An example of that was Iran, part way thru the protests some people on SU blog were arguing that it was mostly or all down to the CIA, the idea that Iranians could do anything independent of the CIA wasn't even considered, so it is with Honduras.

Better to base your reasoning on evidence rather than a stream of hunches, or that's the way to end up as a 9/11 truther :)

Strategist said...

Did I say that "it was all down to the CIA"? I said I'd be surprised if they didn't clear it with the CIA before acting.

Who is using "all this cui bono reasoning"? Who is talking about Iran? Not I.

You're an intellectual shambles, man.

What on earth is wrong with speculation when flagged as purely such?

ModernityBlog said...


From the outset your comments on Honduras was speculation still worse you then posited a conclusion, not based on evidence or based on any available facts as we know it, but rather on the supposition that the CIA probably did something and Obama/Clinton didn't know about it.

Which finally leads you to the conclusion that "Or possibly it's just Obama is being duplicitous."

Idle guess-work that's all it is, and that's the problem with a lot of modern day thinking on the political left in Britain, as my example of Iran should have shown.

But as you didn't get that, I'll elaborate, on SU blog threads, which discussed the recent fraudulent election in the Iran. Periodically, posters would comment on the CIA to explain away some inconsistency, or use it to denigrate the protestors.

It wasn't done on any evidence or facts, just idle political speculation and malice, which took on a life of its own.

So what I'm pointing out is, that with the benefit of the Internet, instant communication, the possibility of reading Spanish language forums via google's translation services and even perusing periodicals in Honduras, there is little need for ill informed and idle speculation.

Rather it would have been better to do a little research and then comment.

It's a method, you either base your views on the voices in your head, or on evidence and fact based reasoning, your choice really :)

Strategist said...

Modernity Blog, are you Oliver Kamm in a bad disguise?

Jim asks us "not to make a mess", so I'll try to be restrained, but really you get my goat here.

You argue that it is "idle", "malicious" to dare to venture the view that someone somewhere in the whole CIA could have been asked by the coup plotters whether a coup would be OK with them.

All this flagged as a speculation, not an assertion, given the (obviously inevitable) non-availability of evidence about the secret activities of a secret service.

What the hell is wrong with that?

Jim has the view that likely the coup plotters (who were trained by the CIA as young men) probably wouldn't check with them.

I would argue that anyone with any knowledge of Honduras's history would at least count it a probability.

It is certainly a possibility we shouldn't discount a priori, as you would have us do.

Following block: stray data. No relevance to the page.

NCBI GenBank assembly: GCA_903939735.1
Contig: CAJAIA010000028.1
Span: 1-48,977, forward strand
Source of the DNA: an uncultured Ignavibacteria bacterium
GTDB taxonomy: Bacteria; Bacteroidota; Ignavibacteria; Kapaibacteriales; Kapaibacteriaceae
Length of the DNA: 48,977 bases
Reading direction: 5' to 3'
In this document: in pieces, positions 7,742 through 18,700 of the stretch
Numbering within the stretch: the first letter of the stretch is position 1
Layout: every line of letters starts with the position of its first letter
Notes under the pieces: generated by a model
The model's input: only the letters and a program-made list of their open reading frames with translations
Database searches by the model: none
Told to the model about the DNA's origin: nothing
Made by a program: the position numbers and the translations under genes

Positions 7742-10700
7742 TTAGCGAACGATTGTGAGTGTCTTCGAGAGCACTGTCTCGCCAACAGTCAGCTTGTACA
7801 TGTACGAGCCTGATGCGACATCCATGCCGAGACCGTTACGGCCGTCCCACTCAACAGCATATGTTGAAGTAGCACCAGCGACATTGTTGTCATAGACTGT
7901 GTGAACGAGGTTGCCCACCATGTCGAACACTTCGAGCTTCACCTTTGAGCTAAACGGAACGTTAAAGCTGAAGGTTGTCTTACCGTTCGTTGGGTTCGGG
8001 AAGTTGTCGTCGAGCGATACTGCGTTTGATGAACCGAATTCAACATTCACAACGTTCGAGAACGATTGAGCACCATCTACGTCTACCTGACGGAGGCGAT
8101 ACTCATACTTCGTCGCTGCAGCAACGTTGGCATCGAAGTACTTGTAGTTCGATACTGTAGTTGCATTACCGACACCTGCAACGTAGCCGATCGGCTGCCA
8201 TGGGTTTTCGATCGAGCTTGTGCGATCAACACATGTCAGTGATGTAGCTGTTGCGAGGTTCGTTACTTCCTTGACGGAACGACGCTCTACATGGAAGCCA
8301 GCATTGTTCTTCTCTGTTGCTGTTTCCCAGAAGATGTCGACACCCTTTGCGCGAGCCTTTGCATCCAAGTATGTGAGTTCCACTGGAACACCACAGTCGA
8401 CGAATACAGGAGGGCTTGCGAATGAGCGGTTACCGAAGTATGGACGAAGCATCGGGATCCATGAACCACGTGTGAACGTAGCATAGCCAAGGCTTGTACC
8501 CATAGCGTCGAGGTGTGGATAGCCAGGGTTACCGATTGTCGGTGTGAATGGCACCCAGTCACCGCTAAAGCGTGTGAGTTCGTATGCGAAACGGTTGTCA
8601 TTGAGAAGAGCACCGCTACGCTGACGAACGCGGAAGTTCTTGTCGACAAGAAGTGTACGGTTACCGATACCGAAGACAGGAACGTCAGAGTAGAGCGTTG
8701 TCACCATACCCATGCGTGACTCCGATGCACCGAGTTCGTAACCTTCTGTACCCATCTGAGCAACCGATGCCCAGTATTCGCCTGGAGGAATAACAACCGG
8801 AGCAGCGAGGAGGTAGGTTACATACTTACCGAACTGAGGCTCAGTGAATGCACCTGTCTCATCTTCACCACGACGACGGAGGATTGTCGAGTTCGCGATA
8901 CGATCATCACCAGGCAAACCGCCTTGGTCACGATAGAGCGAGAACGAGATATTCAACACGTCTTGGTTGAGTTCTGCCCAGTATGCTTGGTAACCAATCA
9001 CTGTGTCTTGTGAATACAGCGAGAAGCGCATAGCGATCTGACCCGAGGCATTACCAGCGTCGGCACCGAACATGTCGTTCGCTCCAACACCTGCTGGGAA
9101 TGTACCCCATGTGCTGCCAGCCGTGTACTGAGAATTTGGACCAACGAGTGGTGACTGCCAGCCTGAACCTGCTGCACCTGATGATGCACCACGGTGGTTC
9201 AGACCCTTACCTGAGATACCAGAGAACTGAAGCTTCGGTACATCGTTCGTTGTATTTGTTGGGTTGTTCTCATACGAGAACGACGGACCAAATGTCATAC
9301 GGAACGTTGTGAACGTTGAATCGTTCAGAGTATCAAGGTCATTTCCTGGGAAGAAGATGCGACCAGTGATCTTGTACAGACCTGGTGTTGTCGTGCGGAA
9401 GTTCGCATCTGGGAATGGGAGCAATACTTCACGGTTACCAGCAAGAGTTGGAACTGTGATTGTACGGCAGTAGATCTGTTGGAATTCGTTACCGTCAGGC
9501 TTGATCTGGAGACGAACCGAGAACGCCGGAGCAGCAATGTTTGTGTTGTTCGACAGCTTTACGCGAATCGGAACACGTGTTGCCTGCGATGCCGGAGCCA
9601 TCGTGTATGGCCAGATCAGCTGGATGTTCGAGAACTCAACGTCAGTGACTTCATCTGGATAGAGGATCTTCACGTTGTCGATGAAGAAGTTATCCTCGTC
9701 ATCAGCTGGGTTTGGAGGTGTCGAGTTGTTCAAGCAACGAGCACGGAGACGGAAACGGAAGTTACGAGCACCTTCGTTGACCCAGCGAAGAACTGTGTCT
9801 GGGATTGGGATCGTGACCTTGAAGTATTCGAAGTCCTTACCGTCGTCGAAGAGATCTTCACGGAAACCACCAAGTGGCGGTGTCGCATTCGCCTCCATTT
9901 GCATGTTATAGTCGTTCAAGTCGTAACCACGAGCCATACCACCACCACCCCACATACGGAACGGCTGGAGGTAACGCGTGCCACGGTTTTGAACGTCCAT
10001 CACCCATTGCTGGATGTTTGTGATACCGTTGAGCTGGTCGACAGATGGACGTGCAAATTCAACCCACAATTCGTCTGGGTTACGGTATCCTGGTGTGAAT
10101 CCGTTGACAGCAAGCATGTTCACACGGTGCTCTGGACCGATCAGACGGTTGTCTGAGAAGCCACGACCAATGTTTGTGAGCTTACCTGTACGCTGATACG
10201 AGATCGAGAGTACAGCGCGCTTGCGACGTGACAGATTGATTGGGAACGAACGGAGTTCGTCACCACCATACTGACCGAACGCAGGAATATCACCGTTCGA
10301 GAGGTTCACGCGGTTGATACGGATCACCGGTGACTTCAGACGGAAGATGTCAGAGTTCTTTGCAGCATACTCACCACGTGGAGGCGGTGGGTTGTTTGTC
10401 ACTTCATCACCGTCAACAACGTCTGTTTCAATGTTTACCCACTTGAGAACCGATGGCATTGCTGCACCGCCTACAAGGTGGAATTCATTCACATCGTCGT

What my post was actually about was the speculation that if the CIA have had knowledge of something, and not told Hillary & Obama, then the shit must really be hitting the fan behind closed doors in Washington.

Something interesting, with (say) a 50% probability of being true.

All something you would disallow on the basis that you can't posit any hypothesis without evidence (which in this case is impossible to gather).

A stance that is just plain wrong, which you dress up in a load of badly written, half-arsed pedantry from which you presume to patronise others, too thick to understand the weakness of your own argument.

With nasty undertones, both personal ("the voices in your head") and ideological. Ugly.

ModernityBlog said...


So what have your discussions with Latin Americans revealed?

Any hard facts yet?
Or did they simply ignore your condescending middle class mannerisms?

Please, do enlighten us

Strategist said...

"...your condescending middle class mannerisms?
Please, do enlighten us"

That's a cracker.

Here's this from Victor Figueroa-Clark and Pablo Navarrete at http://www.redpepper.org.uk/Honduras-A-coup-with-no-future

Pretty much a definitive statement of what it is possible to say at the moment, including this:

"While there is little direct evidence of US interference in Honduras’ coup, Eva Golinger has indicated certain similarities between the US-supported coup that briefly removed Hugo Chavez from power in Venezuela in 2002, and the current situation in Honduras. Golinger points out that a New York Times article states that the US government was working for ‘several days’ with the Honduran coup planners in order to ‘prevent’ the coup. Given that around 70 per cent of Honduras’ trade is with the US, its army is heavily backed by Washington, and the Pentagon maintains a military base in the country, equipped with approximately 500 troops and numerous air force combat planes and helicopters, it would seem na├»ve not to believe that if the US government had expressed their firm opposition to the coup, it would never have occurred. Furthermore, the US track record of undermining and supporting and participating in the overthrow of democratically elected government in Latin America cannot be overlooked."

More backstory on the coup leaders' links with the CIA's School of the Americas and the CIA's history in Honduras at


A truly horrible history. Death squads are a terrible thing to fund.

Just as a matter of interest, who here thinks that the CIA didn't have advanced knowledge of, and approve, the 2002 coup attempt on Chavez?

ModernityBlog said...

thanks, that's what I wanted to know.